Living with a person who is dealing with loss of hearing

How do you live with a person who has hearing loss when hearing loss can cause so much conflict? This will only be an issue for couples who aren’t willing to establish new communication strategies. Some of those strategies include the following:

  • Make use of different words when you repeat yourself: Typically, you will try to repeat what you said when your partner fails to hear you. But instead of using the same words again and again, try changing things up. Hearing loss can affect some frequencies of speech more than others, which means some words may be harder to understand (while others are easier). Your message can be strengthened by changing the words you use.
  • Encourage your partner to come in for a hearing exam: Your partner’s hearing loss can be controlled with our help. When hearing loss is well-managed, communication is usually more effective (and many other areas of stress may recede too). Additionally, managing hearing loss is a safety concern: hearing loss can effect your ability to hear the telephone, smoke detectors and fire alarms, and the doorbell. You could also fail to hear oncoming traffic. Your partner can get help managing any of these potential problems by scheduling an appointment with us.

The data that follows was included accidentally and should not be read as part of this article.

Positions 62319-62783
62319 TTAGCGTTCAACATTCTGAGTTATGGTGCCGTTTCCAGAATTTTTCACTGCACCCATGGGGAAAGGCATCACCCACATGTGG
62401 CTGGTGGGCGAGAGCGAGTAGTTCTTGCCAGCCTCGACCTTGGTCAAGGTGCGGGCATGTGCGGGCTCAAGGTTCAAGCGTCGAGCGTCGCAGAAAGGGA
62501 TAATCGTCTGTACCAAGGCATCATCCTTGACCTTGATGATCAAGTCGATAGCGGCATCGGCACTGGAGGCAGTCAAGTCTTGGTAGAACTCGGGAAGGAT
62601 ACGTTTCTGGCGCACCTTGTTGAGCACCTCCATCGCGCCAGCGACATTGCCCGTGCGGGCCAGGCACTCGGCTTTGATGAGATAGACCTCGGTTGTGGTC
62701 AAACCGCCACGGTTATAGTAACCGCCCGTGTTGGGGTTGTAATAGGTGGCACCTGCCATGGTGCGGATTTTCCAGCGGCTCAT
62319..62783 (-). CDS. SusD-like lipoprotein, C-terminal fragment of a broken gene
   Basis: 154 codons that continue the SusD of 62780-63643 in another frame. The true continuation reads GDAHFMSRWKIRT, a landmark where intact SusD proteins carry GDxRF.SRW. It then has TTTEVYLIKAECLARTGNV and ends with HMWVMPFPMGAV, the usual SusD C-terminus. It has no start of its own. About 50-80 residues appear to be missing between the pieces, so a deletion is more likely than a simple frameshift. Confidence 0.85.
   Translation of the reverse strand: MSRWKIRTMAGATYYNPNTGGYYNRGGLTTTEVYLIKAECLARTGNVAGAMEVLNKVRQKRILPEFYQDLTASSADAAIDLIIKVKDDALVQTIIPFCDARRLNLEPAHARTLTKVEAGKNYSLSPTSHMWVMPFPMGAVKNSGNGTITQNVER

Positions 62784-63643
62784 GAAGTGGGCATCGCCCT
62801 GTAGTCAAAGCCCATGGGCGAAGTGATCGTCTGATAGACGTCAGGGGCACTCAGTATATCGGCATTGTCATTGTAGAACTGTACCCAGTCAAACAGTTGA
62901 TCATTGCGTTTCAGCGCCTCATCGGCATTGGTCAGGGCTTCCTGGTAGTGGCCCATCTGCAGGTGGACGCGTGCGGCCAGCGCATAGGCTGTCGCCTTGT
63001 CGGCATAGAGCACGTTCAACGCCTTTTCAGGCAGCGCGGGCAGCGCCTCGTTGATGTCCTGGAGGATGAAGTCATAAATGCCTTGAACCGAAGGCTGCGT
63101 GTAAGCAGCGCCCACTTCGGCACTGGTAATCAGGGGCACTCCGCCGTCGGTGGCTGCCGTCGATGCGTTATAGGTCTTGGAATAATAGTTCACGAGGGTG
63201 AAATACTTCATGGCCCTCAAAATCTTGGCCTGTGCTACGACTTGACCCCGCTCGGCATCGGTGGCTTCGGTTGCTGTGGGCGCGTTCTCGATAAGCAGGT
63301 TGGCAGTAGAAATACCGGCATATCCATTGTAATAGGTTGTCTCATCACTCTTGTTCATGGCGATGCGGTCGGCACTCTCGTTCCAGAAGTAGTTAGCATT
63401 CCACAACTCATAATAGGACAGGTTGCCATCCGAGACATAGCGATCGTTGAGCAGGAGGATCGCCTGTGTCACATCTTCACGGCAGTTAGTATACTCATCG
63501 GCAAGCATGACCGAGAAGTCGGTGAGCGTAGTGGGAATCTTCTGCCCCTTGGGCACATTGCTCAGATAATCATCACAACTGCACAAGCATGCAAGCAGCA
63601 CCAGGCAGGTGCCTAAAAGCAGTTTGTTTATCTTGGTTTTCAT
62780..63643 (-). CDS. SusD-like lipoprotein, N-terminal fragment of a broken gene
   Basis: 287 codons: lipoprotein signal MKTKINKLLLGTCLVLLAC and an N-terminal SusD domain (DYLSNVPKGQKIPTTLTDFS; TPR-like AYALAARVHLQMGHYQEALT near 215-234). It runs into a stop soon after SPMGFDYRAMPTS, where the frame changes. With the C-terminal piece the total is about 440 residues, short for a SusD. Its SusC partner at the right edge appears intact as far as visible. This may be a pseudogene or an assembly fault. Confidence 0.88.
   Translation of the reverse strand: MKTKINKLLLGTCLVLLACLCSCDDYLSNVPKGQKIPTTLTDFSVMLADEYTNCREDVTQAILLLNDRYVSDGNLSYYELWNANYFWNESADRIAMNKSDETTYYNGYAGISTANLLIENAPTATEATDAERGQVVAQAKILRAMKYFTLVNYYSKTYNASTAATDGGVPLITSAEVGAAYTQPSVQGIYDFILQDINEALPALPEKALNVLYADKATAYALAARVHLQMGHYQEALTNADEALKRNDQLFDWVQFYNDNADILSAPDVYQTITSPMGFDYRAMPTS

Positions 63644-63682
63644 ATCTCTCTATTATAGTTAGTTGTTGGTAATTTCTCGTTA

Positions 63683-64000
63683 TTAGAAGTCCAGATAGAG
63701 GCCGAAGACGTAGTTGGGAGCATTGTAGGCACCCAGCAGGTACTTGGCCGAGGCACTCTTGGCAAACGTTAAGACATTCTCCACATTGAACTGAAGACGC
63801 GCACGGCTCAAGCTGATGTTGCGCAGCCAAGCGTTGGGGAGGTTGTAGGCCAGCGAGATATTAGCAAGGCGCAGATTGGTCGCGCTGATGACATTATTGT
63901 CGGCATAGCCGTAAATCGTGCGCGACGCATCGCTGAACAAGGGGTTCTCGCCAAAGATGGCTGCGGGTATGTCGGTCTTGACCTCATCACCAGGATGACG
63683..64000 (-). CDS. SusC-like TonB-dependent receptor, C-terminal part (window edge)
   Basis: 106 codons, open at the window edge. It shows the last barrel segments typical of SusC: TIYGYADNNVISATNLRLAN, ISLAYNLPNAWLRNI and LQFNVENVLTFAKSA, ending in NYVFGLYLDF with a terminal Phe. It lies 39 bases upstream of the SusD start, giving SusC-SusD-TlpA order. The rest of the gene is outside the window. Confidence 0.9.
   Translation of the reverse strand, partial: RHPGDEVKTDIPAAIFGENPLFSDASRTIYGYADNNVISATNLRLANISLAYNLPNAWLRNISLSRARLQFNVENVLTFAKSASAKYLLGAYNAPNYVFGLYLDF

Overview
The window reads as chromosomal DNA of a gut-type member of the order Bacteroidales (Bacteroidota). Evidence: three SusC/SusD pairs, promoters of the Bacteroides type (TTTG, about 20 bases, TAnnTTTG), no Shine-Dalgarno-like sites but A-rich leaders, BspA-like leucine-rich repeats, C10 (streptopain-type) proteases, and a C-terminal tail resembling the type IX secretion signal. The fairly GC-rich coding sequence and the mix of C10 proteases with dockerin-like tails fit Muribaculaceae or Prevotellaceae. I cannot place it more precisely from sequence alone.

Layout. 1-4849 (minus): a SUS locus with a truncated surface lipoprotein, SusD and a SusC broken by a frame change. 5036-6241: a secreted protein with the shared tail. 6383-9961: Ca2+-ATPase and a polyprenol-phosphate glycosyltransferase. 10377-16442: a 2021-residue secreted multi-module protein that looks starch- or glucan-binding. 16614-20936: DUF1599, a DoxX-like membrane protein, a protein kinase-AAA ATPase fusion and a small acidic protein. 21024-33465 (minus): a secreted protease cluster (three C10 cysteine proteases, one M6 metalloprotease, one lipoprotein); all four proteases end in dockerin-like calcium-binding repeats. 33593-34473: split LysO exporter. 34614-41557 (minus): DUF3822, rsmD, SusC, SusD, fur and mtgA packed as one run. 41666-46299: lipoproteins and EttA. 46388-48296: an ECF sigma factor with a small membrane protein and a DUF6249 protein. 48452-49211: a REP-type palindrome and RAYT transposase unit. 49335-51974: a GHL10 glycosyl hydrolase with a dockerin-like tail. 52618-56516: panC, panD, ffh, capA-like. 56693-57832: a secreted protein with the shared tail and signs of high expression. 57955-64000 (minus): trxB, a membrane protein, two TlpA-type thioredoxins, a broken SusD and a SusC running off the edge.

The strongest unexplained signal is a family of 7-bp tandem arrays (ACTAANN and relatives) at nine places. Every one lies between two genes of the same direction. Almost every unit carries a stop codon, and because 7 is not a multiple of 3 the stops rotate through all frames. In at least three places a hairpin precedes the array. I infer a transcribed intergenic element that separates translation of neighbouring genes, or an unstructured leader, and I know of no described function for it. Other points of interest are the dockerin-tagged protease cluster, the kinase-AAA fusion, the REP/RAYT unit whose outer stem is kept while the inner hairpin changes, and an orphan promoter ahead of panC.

• Help your partner get used to their hearing aids: Maybe you could do things like taking over trips to the grocery store or other chores that cause your partner stress. There also might be ways you can help your partner get used to their hearing aids and we can help you with that.
  • As much as you can, try to look directly into the face of the individual you’re speaking with: For somebody who is dealing with hearing loss, face-to-face communication can give an abundance of visual cues. Your partner will be able to read facial cues and body language. And with increased eye contact it will be easier to preserve concentration. This provides your partner with more information to process, and that usually makes it easier to understand your intent.
  • Patience: This is particularly relevant when you recognize that your partner is struggling with hearing loss. You might have to repeat yourself more frequently or vary the volume of your voice. It might also be necessary to talk in a slower cadence. The effectiveness of your communication can be substantially improved by practicing this kind of patience.

After you get diagnosed, then what?

A hearing test is a fairly simple, non-invasive experience. Usually, you will simply put on a set of headphones and listen for specific tones. But a hearing loss diagnosis can be a significant step to more effectively managing symptoms and relationships.

Take the hearing loss related tension out of your relationship by encouraging your partner to come see us for a hearing examination.

The site information is for educational and informational purposes only and does not constitute medical advice. To receive personalized advice or treatment, schedule an appointment.